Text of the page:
My rating: 3 of 5 stars

I had conflicting feelings on this book, but I liked the way it ended. I would give it 3 1/2 stars if I could, but I wasn't quite impressed enough to give it 4. I think the book would have benefitted from more dialogue, and I felt there was too much telling and not enough showing. It's almost like it was too short. However, I enjoyed the magical realism element to it, and the characters were interesting. I appreciated the overall message of it, which is that sometimes, romantic relationships, babies, and the like don't work out quite the way you'd hoped, but your friendships and the people closest to you carry you through. And honestly, I did not like Weetzie. I thought she was self-absorbed, reckless at times, and immature. She reminded me of certain past dating interests I've had, and not in a good way. I thought Dirk and Duck were amazing, and I think I would have liked the book better had it been told from Dirk's perspective. He was very loyal to everyone who came into his life. I also thought Charlie Bat, Weetzie's dad, was an interesting character. While I was sad about the way things turned for him, I understood where he was coming from, and I wish things had been better on his end. I'm glad I read this book because apparently, it was a real trail blazer when it was first published in the late 80s. I'm tempted to read the next book in the series, since they're short, just to see where some of these plot lines go.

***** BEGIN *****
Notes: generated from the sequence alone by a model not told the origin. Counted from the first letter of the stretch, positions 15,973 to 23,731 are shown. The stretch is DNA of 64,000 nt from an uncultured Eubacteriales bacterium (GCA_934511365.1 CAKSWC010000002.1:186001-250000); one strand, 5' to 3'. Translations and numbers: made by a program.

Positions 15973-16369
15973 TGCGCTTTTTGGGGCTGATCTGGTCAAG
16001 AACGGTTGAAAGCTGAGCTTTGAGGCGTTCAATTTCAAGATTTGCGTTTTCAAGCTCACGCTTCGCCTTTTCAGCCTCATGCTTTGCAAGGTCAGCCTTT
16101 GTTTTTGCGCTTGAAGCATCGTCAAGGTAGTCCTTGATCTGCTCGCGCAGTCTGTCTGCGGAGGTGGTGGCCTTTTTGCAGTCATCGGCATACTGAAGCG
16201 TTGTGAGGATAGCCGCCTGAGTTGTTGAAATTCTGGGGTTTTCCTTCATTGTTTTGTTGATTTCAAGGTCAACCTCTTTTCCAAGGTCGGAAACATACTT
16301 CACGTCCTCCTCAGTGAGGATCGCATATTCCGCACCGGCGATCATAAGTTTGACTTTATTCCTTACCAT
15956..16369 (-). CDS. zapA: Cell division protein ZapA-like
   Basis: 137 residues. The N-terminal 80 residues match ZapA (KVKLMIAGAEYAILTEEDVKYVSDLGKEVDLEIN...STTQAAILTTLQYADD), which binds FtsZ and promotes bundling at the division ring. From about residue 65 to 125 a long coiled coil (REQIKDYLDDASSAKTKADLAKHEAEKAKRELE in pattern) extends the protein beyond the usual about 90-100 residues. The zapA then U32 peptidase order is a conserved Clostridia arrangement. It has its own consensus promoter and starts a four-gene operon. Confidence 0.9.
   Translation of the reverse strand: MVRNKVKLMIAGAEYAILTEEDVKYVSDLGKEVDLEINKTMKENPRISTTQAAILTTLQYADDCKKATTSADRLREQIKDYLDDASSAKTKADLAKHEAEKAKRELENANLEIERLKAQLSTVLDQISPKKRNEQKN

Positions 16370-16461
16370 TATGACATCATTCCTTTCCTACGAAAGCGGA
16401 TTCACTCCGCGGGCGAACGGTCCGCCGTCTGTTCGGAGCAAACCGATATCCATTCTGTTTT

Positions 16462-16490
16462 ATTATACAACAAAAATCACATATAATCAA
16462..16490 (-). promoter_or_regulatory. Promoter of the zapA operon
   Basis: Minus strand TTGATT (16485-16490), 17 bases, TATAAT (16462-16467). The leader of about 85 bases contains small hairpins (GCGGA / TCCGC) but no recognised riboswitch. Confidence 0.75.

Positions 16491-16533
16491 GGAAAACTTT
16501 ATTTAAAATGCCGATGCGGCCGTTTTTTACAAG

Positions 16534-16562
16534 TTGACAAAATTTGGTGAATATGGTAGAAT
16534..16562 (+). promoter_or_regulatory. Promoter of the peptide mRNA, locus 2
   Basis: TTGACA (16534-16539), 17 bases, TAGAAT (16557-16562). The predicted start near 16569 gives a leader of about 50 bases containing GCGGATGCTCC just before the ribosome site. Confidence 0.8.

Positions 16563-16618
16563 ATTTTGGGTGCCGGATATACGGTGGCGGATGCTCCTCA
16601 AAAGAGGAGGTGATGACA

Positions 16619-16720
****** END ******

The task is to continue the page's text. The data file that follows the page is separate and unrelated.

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Review: Paper Girls, Vol. 1

Paper Girls, Vol. 1 Paper Girls, Vol. 1 by Brian K. Vaughan
My rating: 4 of 5 stars

I read this book for my comics/graphic novel book club at Avid bookshop, and I thought it was fun. I liked the supernatural/fantastic/possible extraterrestrial slant to it, which seems to be a common theme in books and comics that I enjoy. Since I was born in the early 80s, I only vaguely remember some of the historical and pop culture references of 1988, but I appreciated them. In particular, I love how Michael Dukakis was referred to, as that was the first presidential election that I remember my parents discussing. Also, at the end of the book (without revealing too much) there's a time shift to 1999. So, I can't wait to read the next volume to see how the series depicts the later end of my teen years. :) The characters of the story are interesting and captivating, and I like the larger theme of trying to hold onto one's youth.